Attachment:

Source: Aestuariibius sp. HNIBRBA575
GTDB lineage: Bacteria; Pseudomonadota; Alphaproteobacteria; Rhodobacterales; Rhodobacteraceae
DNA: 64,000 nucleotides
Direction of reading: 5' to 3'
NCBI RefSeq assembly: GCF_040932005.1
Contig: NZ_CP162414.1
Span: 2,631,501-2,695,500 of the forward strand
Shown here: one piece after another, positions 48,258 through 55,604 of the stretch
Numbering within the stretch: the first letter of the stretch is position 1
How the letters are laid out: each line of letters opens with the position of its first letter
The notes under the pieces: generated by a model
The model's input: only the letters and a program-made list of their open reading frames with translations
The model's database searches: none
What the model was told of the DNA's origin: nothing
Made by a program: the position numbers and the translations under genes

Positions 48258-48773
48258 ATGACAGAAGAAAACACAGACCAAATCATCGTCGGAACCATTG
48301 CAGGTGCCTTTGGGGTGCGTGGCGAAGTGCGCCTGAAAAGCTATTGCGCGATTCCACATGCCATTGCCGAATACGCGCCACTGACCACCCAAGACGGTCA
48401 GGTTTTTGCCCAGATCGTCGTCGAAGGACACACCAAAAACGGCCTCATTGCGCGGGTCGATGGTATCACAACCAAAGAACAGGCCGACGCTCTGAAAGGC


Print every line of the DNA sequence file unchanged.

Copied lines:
Source: Aestuariibius sp. HNIBRBA575
GTDB lineage: Bacteria; Pseudomonadota; Alphaproteobacteria; Rhodobacterales; Rhodobacteraceae
DNA: 64,000 nucleotides
Direction of reading: 5' to 3'
NCBI RefSeq assembly: GCF_040932005.1
Contig: NZ_CP162414.1
Span: 2,631,501-2,695,500 of the forward strand
Shown here: one piece after another, positions 48,258 through 55,604 of the stretch
Numbering within the stretch: the first letter of the stretch is position 1
How the letters are laid out: each line of letters opens with the position of its first letter
The notes under the pieces: generated by a model
The model's input: only the letters and a program-made list of their open reading frames with translations
The model's database searches: none
What the model was told of the DNA's origin: nothing
Made by a program: the position numbers and the translations under genes

Positions 48258-48773
48258 ATGACAGAAGAAAACACAGACCAAATCATCGTCGGAACCATTG
48301 CAGGTGCCTTTGGGGTGCGTGGCGAAGTGCGCCTGAAAAGCTATTGCGCGATTCCACATGCCATTGCCGAATACGCGCCACTGACCACCCAAGACGGTCA
48401 GGTTTTTGCCCAGATCGTCGTCGAAGGACACACCAAAAACGGCCTCATTGCGCGGGTCGATGGTATCACAACCAAAGAACAGGCCGACGCTCTGAAAGGC